Gregory Benford/David Brin
Heart of the Comet (1986)
Reviewed: 1995-07-28

The cover blurbs hail it as "better than Dune" and "hard science fiction at its best". Well, it is hardish. But true hard SF? Maybe if you think mentioning "angular momentum" makes a novel hard SF. Personally, I think Heart of the Comet doesn't qualify. The physics looks okay, but for my taste there are too many instances of deux ex machina in the presented biology and computer science. And to be sure, it is not better than Dune either.

Heart of the Comet is about an expedition to Halley's Comet in 2061. The task is not only to explore Halley, but also to settle there, equip it with engines to give the comet a nudge in order to make it settle into a new orbit, ready for harvesting on its next passage through the inner solar system 76 years later. Cryogenics will help the crew to live through the duration of this mammoth project.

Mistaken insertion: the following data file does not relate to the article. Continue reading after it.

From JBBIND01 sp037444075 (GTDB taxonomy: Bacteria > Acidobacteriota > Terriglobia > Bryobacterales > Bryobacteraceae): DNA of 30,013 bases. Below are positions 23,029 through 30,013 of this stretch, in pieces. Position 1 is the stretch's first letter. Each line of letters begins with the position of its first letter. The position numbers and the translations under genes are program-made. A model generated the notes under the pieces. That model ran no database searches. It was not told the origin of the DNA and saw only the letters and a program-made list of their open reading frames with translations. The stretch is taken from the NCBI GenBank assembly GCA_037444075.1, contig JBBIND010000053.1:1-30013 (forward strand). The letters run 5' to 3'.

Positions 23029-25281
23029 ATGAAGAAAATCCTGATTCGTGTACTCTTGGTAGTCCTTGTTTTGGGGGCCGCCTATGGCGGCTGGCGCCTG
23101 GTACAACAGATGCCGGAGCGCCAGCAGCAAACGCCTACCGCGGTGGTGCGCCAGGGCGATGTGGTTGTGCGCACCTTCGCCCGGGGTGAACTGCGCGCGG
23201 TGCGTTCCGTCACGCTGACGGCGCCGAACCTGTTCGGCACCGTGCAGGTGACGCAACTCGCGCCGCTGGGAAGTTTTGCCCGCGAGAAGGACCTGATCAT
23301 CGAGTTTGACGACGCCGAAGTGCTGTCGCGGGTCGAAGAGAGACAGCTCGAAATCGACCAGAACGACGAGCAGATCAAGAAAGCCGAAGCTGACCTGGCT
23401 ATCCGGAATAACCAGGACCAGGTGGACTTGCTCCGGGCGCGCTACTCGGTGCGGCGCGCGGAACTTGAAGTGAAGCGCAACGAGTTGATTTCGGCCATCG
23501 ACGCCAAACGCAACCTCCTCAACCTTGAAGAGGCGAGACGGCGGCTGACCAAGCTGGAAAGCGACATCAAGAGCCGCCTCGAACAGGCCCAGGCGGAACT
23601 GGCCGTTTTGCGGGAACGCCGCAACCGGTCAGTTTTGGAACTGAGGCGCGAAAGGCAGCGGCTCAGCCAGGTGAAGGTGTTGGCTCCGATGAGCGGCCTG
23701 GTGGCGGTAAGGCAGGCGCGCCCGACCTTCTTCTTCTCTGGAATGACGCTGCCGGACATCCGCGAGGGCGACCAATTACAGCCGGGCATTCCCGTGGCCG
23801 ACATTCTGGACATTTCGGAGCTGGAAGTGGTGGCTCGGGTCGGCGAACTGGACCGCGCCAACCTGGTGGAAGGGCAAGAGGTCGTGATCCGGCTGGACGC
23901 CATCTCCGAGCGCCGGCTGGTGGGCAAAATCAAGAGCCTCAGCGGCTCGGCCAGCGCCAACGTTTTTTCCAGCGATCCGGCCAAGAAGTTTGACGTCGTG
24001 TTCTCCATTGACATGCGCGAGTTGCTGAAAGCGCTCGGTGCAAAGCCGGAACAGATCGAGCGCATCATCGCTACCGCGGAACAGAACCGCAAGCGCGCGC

Difficulties encountered are the politics back on Earth, where radical environmentalism has become fashionable, politics which carry over to the expedition too, and the fact that it is composed of people Earth is very happy to see leave for various reasons. A ship of misfits, so to speak. The going gets really tough when the colonists encounter what looks like native comet life, both from the political repercussions of the discovery and a very unpolitical struggle for survival.

Heart of the Comet is about the adaptability of the human species, about genetic engineering, symbiosis, and the next step in human evolution. (If you find these aspects of particular interest, you probably want to check out the Transformation Stories List.) The book also touches the subject of artifical intelligence and virtual reality. For the readers interested in social affairs, it shows the tribe as the most natural and still ingrained unit of human organization.

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